Bring on the negativity.  We can’t start the healing process until we know just how deep the wound goes.

A Few Lines About God.


Unstoppable. You have such power. Like a deluge in the pass. Let me be swept away.

Masterful. A virtuoso in your field of one. All creation resonates with your song. Let my life ring clear and pure.

Humble. You do not shout your greatness into dull ears. But your whisper can break granite hearts.  Let me be broken.

Love. You are father to the orphan, husband to the widow. Your wild and furious ardor chases the unworthy and makes us whole.  Let me love like you do.

Black Holes & the Penumbras of Belief

The field of theoretical physics has, for quite some time, been in search of a single, “unified” theory that explains the way the universe operates. Albert Einstein discovered general relativity which is able to explain how enormous things relate, and quantum physics accurately predicts the behavior of subatomic particles. The problem is that the two can’t be reconciled.

This problem has puzzled the world’s sharpest mathematicians for decades now. On the quantum front, researchers are able to tinker with atomic particles in laboratory conditions. The Large Hadron Collider is the largest and most expensive research laboratory ever fashioned, and the fruits of research there are impressive, to hear the physics gurus tell it. They have recently confirmed the existence of the Boson Higgs particle, curiously nicknamed the “God” particle, much to the chagrin of some in the physics community. But what of astronomical physics, or cosmology? Mankind is making giant strides in teeny tiny physics, but there seem to be unique challenges facing astrophycisists. Namely, time and space.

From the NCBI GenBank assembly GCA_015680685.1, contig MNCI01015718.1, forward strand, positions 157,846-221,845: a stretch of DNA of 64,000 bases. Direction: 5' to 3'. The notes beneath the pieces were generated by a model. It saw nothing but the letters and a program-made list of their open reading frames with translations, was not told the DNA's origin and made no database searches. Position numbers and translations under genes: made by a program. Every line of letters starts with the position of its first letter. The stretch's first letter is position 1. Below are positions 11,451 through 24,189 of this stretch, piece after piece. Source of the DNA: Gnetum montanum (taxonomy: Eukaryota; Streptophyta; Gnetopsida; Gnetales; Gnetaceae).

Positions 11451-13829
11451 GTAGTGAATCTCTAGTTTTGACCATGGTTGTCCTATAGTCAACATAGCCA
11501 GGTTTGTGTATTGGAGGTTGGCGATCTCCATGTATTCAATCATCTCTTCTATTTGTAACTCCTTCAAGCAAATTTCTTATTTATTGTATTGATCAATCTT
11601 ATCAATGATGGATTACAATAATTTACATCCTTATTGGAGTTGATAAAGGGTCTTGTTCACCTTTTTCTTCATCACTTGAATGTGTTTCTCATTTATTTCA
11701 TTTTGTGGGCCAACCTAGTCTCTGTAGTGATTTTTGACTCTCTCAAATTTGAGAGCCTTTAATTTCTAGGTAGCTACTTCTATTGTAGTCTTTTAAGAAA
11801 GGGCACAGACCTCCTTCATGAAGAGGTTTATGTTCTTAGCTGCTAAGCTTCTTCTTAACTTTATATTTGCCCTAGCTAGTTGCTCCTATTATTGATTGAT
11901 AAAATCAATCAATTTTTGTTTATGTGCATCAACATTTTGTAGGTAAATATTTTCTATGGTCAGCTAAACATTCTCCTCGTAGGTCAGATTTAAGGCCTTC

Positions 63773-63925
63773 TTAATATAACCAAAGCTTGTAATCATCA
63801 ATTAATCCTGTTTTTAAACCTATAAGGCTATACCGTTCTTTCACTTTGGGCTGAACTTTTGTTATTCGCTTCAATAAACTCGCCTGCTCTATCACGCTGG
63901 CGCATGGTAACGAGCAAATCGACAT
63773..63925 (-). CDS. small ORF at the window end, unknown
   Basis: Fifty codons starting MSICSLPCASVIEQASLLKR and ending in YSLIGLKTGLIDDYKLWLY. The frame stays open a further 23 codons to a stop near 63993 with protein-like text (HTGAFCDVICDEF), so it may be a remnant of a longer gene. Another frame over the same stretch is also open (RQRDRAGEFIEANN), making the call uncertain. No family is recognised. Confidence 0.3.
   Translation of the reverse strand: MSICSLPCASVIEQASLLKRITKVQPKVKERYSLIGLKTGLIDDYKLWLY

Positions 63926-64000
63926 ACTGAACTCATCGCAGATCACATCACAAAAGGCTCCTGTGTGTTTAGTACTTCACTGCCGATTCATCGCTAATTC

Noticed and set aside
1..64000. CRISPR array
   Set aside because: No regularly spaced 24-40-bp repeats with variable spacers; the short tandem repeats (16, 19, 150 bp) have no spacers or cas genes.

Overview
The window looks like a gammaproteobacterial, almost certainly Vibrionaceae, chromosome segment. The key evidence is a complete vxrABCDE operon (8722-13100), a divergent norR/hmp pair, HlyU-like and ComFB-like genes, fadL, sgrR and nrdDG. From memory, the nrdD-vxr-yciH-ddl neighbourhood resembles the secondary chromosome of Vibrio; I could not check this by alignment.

To begin with, astronomical processes often take millions or billions of years. Thanks to Einstein, we understand that, by the time the light from stars in space reaches us, it is already old. Sometimes very old. If you point your telescope to a star that lies 100 lightyears away, the image you are seeing is one hundred years old. Astronomers who witness and study events such as, for instance, a supernova, are watching what happened when their grandfathers were in diapers. Or perhaps when Copernicus first suggested that the earth revolves around the sun, instead of the other way around. The scale of astrophysics also complicates study of the super-big. Whereas elements and atoms are subject to manipulation by human hands, galaxies are not.

The result of this is that astronomers are not able to subject their hypotheses to the same process as normal scientific endeavors. With the scientific process, an idea must be tested in a controlled setting, and must be repeatable in order to be considered an established scientific fact. This is science 101. Does that work for astronomers and astrophysicists? Not exactly. They have to wait for processes to take place, take measurements and observations and draw conclusions. In this sense, astrophysics, astronomy and cosmology, etc. would seem to qualify as deductive sciences, heavily dependent somewhat abstract mathematics and logic. They contrast with mainly inductive sciences which rely on repeatable processes and high amounts of testable data.